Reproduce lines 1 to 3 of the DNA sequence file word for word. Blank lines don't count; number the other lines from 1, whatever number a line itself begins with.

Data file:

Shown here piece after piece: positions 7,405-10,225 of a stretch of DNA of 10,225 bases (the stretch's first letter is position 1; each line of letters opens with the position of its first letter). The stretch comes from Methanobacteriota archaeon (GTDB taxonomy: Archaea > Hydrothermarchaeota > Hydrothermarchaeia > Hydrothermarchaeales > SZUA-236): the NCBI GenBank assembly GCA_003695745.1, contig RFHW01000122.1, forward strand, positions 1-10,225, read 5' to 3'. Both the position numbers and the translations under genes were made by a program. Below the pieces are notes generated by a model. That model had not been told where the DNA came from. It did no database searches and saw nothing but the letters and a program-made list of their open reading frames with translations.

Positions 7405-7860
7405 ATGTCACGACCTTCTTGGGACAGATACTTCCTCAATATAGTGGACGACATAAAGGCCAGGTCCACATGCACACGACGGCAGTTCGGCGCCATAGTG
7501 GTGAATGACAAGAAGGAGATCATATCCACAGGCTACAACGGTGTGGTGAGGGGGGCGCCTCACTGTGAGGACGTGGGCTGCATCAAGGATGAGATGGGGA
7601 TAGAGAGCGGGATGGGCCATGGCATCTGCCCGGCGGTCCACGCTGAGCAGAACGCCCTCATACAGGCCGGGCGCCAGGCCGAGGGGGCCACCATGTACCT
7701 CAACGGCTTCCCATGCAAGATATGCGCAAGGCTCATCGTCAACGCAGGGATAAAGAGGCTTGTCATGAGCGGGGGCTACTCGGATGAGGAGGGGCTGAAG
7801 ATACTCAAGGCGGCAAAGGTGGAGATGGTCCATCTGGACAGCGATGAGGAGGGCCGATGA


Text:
Shown here piece after piece: positions 7,405-10,225 of a stretch of DNA of 10,225 bases (the stretch's first letter is position 1; each line of letters opens with the position of its first letter). The stretch comes from Methanobacteriota archaeon (GTDB taxonomy: Archaea > Hydrothermarchaeota > Hydrothermarchaeia > Hydrothermarchaeales > SZUA-236): the NCBI GenBank assembly GCA_003695745.1, contig RFHW01000122.1, forward strand, positions 1-10,225, read 5' to 3'. Both the position numbers and the translations under genes were made by a program. Below the pieces are notes generated by a model. That model had not been told where the DNA came from. It did no database searches and saw nothing but the letters and a program-made list of their open reading frames with translations.

Positions 7405-7860
7405 ATGTCACGACCTTCTTGGGACAGATACTTCCTCAATATAGTGGACGACATAAAGGCCAGGTCCACATGCACACGACGGCAGTTCGGCGCCATAGTG